Part IX of our series on Opening Your Home
We learned on Friday that Christians who are rich, in no need of hospitality (read: most of us), are robbing others. We’re robbing them of the opportunity to use their gifts to host Christ and that’s a big deal.
The Apostle Paul says in 1 Corinthians 9:14 that “the Lord commanded that those who proclaim the gospel should get their living by the gospel.” But like the rich young ruler, we’re too afraid to risk discomfort, so we don’t want to place ourselves in the hands of strangers and “get [our] living by the gospel.”
Quick note here about Paul. He talks in 1 Corinthians 9 and in other places in his letters about how he himself covers his ministry expenses through tentmaking. But even so, two things are important to note: First, Paul agrees that this is the exception, not the rule. The rule is that we “get [our] living by the gospel.” Second, Paul was still profoundly reliant on the hospitality of others as he traveled. He says in Galatians 4:14:
13You know it was because of a bodily ailment that I preached the gospel to you at first, 14and though my condition was a trial to you, you did not scorn or despise me, but received me as an angel of God, as Christ Jesus.
But for us, the idea of placing ourselves and our living on a daily basis in the hands of strangers—that’s scary stuff!
How different that attitude is from the Lord Jesus. He had all the riches of heaven, and yet—as we read in Philippians 2:7—he “made himself nothing, taking the form of a servant, being born in the likeness of men.” He daily was subject to our hospitality—or lack thereof. But even when we responded by making room for him only on a cross, he forgave us and made that cross the means of reconciliation between heaven and earth.
So that means we have a discipleship skill to learn; namely, how to permit ourselves to be hosted by others as messengers of the living God so that in hosting us they welcome the living God and thus the gospel of the living God.
Note that this is something other than us just wandering around like nameless beggars looking for “three hots and a cot” (i.e., three hot meals and a bed to sleep in). We travel as ambassadors, in the name of the living God and of his Christ. In Matthew 10:41, Jesus says,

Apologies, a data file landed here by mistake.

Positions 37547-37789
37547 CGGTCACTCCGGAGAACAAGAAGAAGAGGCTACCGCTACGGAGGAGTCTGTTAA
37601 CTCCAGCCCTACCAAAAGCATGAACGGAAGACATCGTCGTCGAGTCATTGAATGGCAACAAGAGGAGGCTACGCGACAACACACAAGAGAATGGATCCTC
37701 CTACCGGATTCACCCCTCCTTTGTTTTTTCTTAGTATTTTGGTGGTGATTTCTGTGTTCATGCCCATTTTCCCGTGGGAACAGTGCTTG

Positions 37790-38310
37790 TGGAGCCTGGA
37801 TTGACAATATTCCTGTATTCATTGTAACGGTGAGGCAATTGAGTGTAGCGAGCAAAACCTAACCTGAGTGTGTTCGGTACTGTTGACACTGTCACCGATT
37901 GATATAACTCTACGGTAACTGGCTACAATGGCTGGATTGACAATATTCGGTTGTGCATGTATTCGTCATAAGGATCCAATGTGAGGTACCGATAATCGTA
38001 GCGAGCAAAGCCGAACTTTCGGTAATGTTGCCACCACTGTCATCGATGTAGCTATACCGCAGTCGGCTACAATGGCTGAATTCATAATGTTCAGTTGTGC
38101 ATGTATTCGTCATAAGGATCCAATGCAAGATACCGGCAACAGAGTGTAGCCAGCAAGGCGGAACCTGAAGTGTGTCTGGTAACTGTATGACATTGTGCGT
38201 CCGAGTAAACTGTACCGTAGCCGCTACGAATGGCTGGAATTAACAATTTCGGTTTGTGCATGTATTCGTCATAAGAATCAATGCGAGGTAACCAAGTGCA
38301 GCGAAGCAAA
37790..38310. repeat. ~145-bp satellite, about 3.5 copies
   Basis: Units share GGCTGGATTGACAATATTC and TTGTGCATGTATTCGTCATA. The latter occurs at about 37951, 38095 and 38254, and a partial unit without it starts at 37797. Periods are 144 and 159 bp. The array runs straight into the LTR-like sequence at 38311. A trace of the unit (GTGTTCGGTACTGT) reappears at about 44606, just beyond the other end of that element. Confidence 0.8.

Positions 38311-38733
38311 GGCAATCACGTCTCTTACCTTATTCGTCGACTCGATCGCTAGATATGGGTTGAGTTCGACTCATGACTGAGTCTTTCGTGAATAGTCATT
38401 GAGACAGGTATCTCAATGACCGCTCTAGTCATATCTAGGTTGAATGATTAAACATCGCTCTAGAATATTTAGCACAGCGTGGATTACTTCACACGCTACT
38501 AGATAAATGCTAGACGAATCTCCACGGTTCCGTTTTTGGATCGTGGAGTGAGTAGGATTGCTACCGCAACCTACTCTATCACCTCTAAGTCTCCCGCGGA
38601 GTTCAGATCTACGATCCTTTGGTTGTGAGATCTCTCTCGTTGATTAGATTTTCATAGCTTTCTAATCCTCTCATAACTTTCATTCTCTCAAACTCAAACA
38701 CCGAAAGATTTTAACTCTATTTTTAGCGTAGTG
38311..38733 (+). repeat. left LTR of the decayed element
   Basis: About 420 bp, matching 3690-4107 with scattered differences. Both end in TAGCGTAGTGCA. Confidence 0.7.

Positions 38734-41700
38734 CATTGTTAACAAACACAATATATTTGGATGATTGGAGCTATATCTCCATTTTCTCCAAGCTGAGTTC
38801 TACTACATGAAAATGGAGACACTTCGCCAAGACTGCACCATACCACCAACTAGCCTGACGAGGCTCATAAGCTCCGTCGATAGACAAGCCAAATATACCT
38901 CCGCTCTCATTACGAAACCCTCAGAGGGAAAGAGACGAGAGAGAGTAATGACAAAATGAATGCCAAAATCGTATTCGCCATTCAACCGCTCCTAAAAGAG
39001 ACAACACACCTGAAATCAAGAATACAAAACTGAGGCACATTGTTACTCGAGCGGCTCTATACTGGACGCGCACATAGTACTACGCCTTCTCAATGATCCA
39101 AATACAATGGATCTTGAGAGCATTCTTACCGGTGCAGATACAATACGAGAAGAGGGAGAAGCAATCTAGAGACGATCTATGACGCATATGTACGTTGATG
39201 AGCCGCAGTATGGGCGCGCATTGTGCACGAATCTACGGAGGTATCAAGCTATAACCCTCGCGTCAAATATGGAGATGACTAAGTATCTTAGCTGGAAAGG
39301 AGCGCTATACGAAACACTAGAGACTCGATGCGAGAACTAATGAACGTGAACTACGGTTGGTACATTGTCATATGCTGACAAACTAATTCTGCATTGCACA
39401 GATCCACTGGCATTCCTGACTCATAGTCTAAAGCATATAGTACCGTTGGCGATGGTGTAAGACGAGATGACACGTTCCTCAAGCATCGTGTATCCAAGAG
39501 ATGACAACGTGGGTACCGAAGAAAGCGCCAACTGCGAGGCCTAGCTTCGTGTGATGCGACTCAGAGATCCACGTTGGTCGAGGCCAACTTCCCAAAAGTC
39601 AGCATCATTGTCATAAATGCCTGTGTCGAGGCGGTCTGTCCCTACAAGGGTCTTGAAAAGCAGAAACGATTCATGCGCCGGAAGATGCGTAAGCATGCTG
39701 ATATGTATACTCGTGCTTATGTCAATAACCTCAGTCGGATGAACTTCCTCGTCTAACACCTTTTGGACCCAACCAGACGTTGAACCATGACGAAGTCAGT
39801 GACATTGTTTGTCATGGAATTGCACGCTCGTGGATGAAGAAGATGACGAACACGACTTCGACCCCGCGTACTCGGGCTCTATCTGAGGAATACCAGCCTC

41He that receiveth a prophet in the name of a prophet shall receive a prophet’s reward; and he that receiveth a righteous man in the name of a righteous man shall receive a righteous man’s reward. (KJV, emphasis mine)
But we are ambassadors of a peculiar kingdom, aren’t we? Our God holds all things, but he sends us out with nothing, so that those who receive us will also with him receive all things when he comes into his kingdom.
So here we run into the mirror image of doing good to our enemies: letting our enemies do good to us! That is, letting people who are strangers to us and our God host us as we come openly in the name of the Lord, and, in so hosting us, host the Lord and welcome the gospel (which is the announcement that the one who sent us is in now in charge and rules over all things).
So how do we learn to be hosted by strangers and enemies in this way? According to Luke 10, we let them practice on us! And Jesus gives us specific instructions on what to do when they welcome us, and what to do when they don’t.
But how can we, with integrity, still be rich (compared to the rest of the world) and yet go out with nothing?
Here, Christ is our exemplar. Remember, we are mirroring into the world what he did: Though he possessed all things, he left all things and came with nothing except the message and love of his father, which he mirrored into the world.
In the same way, we who possess a lot can still leave it all—for an hour, for a day, or, ultimately, for a lifetime—as we go with nothing except the message and love of Christ, which we mirror into the world.
“Sell all you have, give it to the poor, and come and follow me” can happen either in a single moment in time or as a path we on which we progress through our whole lifetime.
In our next post, we’ll cover three ideas for how to do this. Don’t miss it.